Rube’s Lab (Android) and Rube’s Lab (iPad) – Rube’s Lab is a physics puzzle game with an amazing interactive world. Venture into the world where you`ll need to save Rube’s Lab from the wiles of Dr. Evil using logic and imagination. Items, objects, mechanisms, chain reactions… Solve puzzles through available tools in limited time frame.

Brain It On! – Physics Puzzles (Android) and Brain It On! – Physics Puzzles (iPad) – Deceptively challenging physics puzzles for your brain! Draw shapes to solve challenging physics puzzles. They’re not as easy as they look.

Logic Master 1 (Android) and Logic Master 1 (iPad) – The game contains brilliant questions that incorporate use of memory, logic, attention, and the ability to think in unconventional ways.

Logic Master 2 (Android) and Logic Master 2 (iPad) – The second version of a brilliant and unusual puzzle game that tests your attention and ability to think outside the box.

If you know of any great ones that I’m missing, please email me and let me know.

Training & Professional Development for STEM Teachers

Occupations in science, technology, engineering, and mathematics (STEM)-related fields are some of the fastest growing and best paid in the world. The STEM workforce is broad and complex, and it touches every aspect of our economy. Even many non-STEM jobs require technical proficiency, such as basic software skills. With the growing need for these skills in both technical and non-technical occupations, it is more important now than ever to ensure that students are properly prepared to succeed in these fields. One of the most important components of students’ success in these subjects is high-quality science and math teachers, but finding, recruiting, and retaining these teachers is one of the greatest challenges our nation faces today.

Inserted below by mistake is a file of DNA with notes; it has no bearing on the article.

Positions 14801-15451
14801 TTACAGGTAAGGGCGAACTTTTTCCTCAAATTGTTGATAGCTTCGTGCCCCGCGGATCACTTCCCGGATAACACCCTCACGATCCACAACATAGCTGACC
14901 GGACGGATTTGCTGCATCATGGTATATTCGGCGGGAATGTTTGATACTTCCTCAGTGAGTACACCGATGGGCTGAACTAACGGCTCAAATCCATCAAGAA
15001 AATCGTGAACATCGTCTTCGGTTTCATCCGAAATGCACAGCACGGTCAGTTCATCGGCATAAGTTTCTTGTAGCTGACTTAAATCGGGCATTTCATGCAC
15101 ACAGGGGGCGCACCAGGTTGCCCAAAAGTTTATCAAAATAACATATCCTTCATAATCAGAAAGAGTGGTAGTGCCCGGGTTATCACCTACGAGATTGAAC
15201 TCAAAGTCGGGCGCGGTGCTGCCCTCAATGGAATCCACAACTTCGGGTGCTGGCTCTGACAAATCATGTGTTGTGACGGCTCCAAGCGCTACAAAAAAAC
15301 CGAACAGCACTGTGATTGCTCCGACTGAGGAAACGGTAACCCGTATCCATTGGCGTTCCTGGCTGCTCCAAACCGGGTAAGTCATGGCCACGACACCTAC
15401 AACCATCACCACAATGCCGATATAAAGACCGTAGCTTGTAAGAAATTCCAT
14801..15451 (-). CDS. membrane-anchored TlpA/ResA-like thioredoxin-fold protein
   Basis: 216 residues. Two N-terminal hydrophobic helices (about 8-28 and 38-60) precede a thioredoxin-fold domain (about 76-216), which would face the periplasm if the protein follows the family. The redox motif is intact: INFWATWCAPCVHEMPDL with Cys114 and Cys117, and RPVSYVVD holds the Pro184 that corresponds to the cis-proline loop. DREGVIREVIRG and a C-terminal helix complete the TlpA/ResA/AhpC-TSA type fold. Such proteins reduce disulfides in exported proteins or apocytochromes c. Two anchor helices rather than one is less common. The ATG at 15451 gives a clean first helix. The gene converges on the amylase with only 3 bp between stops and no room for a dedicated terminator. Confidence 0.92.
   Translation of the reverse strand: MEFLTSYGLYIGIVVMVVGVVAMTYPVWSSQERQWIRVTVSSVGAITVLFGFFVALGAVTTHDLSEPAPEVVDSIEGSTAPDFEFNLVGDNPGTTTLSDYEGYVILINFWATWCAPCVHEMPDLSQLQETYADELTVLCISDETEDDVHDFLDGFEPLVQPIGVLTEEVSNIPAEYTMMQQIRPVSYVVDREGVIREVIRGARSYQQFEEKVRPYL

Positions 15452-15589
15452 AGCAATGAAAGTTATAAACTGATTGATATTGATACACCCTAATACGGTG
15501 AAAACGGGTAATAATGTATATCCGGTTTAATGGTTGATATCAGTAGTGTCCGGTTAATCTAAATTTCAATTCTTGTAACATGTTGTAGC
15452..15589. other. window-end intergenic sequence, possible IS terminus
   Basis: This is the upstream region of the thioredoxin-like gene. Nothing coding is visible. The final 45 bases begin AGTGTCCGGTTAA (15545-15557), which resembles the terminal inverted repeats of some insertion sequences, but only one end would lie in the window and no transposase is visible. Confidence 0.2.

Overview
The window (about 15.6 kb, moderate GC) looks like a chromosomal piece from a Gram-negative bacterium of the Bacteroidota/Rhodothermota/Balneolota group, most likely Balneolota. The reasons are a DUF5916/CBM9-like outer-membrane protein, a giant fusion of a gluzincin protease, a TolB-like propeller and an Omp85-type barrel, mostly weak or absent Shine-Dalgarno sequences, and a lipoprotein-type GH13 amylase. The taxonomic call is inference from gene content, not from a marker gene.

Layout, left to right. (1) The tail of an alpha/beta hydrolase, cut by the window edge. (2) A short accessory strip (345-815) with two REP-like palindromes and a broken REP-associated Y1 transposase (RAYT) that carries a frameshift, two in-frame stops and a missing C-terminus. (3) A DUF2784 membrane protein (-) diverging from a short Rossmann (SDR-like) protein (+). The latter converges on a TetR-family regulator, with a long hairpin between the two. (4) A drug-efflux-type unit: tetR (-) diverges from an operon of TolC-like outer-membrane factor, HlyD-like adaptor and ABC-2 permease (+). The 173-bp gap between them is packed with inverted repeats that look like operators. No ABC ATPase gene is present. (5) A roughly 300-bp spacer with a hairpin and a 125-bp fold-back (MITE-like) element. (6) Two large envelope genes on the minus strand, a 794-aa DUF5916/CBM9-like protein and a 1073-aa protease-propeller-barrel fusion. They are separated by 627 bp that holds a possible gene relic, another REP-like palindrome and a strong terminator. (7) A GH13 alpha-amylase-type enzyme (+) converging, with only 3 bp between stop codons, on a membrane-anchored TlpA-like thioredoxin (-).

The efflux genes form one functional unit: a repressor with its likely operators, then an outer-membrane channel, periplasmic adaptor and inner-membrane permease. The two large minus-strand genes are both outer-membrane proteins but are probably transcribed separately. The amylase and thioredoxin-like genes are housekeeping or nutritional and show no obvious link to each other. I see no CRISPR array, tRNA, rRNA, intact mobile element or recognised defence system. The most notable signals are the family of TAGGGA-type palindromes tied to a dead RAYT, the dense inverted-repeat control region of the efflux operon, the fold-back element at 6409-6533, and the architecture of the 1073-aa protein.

Most people can recall at least one teacher who was able to motivate students and build interest in a subject. This usually requires a teacher who challenges the class to use critical thinking and is able to relate the concepts of the lesson to real world experiences. Such high-quality teaching can have lasting effects on students. Educators who are able to provide a solid STEM foundation through well-rounded curriculum and engaging classroom activities may help spark an interest in STEM at an early age that can last a lifetime.

Unfortunately, there is an extreme lack of trained and qualified science and math teachers in the U.S. It is estimated that over 1 million teachers move in and out of schools annually, and between 40 and 50 percent quit within five years. Of the active teachers, roughly 30 percent of chemistry and physics teachers in public high schools did not major in these fields and have not earned a certificate to teach those subjects, and more than two thirds of middle school math teachers are not qualified to teach the subject. If a teacher lacks the knowledge and capabilities required to teach a subject, it can be difficult for students to understand the concept, likely resulting in a loss of confidence and interest in that field.